Given these parallels, the droves of people currently putting their faith and their savings into cryptocurrencies would do well to take a leaf out of the Bolshevik playbook, and look at the pitfalls that befell previous techno-revolutions. The fledgling Blockchain revolution seems to bear many of the characteristics of the technological revolution we saw some twenty years ago: The dawn of the modern internet. For many, blockchain has come to represent what the Internet once was hoped to become; in fact, some observers go so far as to call it the real Internet. Like current blockchain technologies, the infrastructure of the 90’s internet was supposed to be built and run by many small actors with a decentralised power structure, a democratising force that would foster free exchange of information as well as goods.

However, the dispersed structure of the early internet also made it hopelessly fractioned. Without good search engines, people surfed the web by going from site to site – these were the days when websites would often include a separate page dedicated to collections of links. As the technology matured, both trade and communication were consolidated by big platforms such as Amazon, Youtube and Facebook, while navigation was left to giants such as Google and Yahoo. This streamlined services, but also monopolised them and created unassailable empires. The Internet 2.0 became the Bonapartism of the Internet revolution.

The betrayal of the Bolshevik revolution did not arise from the animosity between Trotsky and Stalin, but was rather a reflection of the internal contradictions of the political technologies available to the Soviet leadership at the time. Soviet rule was founded on an idea of democratic centralism, in which the leaders of the revolutionary working class of Russia were all recruited from a major organization consisting primarily of workers under a democratic internal hierarchy. Like under Napoleonic rule, the party hoped to ensure a technocratic form of representation by radically extending knowledge production through innovations in accounting systems and bookkeeping. Their claim to legitimacy however also came to depend upon the promises that had interested so many. Rather than withering away to give room for new social structures, the state became an oppressive monolith.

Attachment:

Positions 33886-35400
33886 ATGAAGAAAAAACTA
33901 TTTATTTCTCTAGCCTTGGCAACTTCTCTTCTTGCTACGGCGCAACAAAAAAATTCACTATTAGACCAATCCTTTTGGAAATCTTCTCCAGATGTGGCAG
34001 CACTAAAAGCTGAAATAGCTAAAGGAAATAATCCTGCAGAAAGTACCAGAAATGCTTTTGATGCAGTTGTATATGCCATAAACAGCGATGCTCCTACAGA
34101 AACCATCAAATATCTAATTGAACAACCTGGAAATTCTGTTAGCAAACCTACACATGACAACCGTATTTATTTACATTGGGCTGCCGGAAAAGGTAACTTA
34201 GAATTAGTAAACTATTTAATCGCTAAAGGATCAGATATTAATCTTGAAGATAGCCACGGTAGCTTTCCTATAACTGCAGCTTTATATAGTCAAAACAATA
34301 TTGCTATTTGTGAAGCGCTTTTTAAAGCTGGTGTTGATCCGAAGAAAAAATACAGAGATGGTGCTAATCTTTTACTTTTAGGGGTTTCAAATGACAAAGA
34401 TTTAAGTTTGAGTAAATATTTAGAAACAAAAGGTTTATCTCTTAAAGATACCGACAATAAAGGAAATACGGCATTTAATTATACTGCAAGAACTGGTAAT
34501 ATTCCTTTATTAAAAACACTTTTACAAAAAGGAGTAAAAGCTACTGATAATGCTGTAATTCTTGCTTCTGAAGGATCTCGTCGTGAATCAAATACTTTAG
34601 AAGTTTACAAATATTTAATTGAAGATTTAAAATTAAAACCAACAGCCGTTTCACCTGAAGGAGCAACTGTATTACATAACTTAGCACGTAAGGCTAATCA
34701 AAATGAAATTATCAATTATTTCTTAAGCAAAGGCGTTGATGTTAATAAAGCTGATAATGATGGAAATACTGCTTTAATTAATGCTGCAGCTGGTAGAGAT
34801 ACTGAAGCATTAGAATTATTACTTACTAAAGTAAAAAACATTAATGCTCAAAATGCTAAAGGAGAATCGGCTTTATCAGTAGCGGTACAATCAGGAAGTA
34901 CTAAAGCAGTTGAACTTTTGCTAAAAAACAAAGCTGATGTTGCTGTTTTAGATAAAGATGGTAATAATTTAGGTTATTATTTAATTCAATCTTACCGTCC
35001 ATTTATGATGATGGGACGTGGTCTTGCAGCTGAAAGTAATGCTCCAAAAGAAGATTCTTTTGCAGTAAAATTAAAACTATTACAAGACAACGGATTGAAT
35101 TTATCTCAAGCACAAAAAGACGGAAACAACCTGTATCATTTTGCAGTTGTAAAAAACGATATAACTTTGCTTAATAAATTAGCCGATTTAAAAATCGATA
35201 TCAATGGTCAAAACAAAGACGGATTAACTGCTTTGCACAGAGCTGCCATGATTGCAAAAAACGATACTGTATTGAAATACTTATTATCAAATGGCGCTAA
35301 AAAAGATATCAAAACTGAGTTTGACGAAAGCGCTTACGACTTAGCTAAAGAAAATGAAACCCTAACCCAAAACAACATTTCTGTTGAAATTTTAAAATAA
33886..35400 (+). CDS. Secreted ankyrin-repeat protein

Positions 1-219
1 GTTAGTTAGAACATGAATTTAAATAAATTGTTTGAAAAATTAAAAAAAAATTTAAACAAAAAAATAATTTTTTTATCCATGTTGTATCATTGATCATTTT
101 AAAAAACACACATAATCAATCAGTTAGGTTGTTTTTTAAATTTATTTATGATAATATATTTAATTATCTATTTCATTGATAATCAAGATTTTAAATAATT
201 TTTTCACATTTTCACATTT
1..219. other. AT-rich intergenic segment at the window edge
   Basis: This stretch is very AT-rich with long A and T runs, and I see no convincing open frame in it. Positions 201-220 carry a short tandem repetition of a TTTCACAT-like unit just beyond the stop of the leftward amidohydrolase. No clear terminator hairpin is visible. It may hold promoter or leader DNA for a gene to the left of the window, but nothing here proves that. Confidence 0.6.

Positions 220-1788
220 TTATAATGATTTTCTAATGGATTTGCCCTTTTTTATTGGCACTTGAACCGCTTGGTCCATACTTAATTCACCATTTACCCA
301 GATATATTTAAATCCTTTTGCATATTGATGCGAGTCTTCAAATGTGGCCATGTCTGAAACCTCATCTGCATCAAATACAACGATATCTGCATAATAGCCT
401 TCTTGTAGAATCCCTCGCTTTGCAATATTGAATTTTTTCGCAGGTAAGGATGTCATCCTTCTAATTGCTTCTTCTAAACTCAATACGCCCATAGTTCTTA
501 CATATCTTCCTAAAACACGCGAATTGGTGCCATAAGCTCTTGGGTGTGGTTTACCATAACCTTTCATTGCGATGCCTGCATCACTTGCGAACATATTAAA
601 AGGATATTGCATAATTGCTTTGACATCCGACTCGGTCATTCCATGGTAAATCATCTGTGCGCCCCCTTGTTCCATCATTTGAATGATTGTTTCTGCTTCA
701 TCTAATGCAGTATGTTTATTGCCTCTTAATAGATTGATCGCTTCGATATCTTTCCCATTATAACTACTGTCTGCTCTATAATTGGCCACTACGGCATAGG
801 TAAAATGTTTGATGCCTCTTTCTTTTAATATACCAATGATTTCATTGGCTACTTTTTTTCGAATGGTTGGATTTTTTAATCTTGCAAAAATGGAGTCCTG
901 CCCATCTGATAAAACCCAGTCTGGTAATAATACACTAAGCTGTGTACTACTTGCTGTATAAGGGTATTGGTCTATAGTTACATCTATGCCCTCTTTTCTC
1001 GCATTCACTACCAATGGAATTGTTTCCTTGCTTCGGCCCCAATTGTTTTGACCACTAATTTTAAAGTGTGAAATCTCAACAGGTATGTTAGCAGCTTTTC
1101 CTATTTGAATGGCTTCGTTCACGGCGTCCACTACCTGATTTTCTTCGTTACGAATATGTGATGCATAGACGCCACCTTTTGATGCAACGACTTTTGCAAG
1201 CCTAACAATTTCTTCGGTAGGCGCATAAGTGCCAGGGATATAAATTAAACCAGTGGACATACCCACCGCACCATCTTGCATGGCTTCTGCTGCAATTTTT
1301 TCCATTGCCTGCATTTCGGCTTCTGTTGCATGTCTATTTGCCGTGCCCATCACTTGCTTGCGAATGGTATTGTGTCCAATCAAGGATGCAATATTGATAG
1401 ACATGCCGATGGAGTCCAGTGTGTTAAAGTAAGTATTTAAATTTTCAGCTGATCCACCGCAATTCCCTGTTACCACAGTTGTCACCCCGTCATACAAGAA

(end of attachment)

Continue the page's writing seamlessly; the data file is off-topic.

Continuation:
Likewise, there are certain internal contradictions to Blockchain technologies that mirror those of the early Internet. Just like Google and Facebook, cryptocurrencies are democratic in that these technologies can be created and used by anyone, but monolithic in that they depend on massive user bases to function. The euphoric belief in the unknown potential of a new technology fuelled the dot-com bubble of in 1990’s, and is causing massive speculation in the cryptocurrency markets today. The profitability of web services in the 90’s were vastly overestimated, and the lion’s share of the net was gobbled up by a few actors who today wield powers of Orwellian proportions. The population of different cryptocurrencies increases by the day, and while most will soon enough be relegated to the dustbin of history, it remains to be seen if a new Bonapartes will emerge from among them, and what it will do to the Blockchain revolution.

Critical thoughts on critical thinking

Siv Helen Egelund Gjerstad

What does a porn star and a 13-hour teaching program have in common? They both have the potential of reducing the chance of Trump being re elected as president.

You may be disappointed, but it’s the teaching program and not the porn star that is the star of this show. A Norwegian study has recently managed to show great potential in a teaching program on critical thinking for children. Reflection and understanding of the logical reasoning behind information is important for the choices we make. The trend of false information being widely spread through the internet, and episodes of world leaders openly downgrading scientific research, make these findings highly relevant. We know that humans in general tend to struggle with critical thinking tests, and that the lack of ability to evaluate information may have fatal consequences. This raises the question of how effectively we can learn critical thinking, and what we can do to reduce the impact of illogical reasoning and false information.

Rejecting scientific knowledge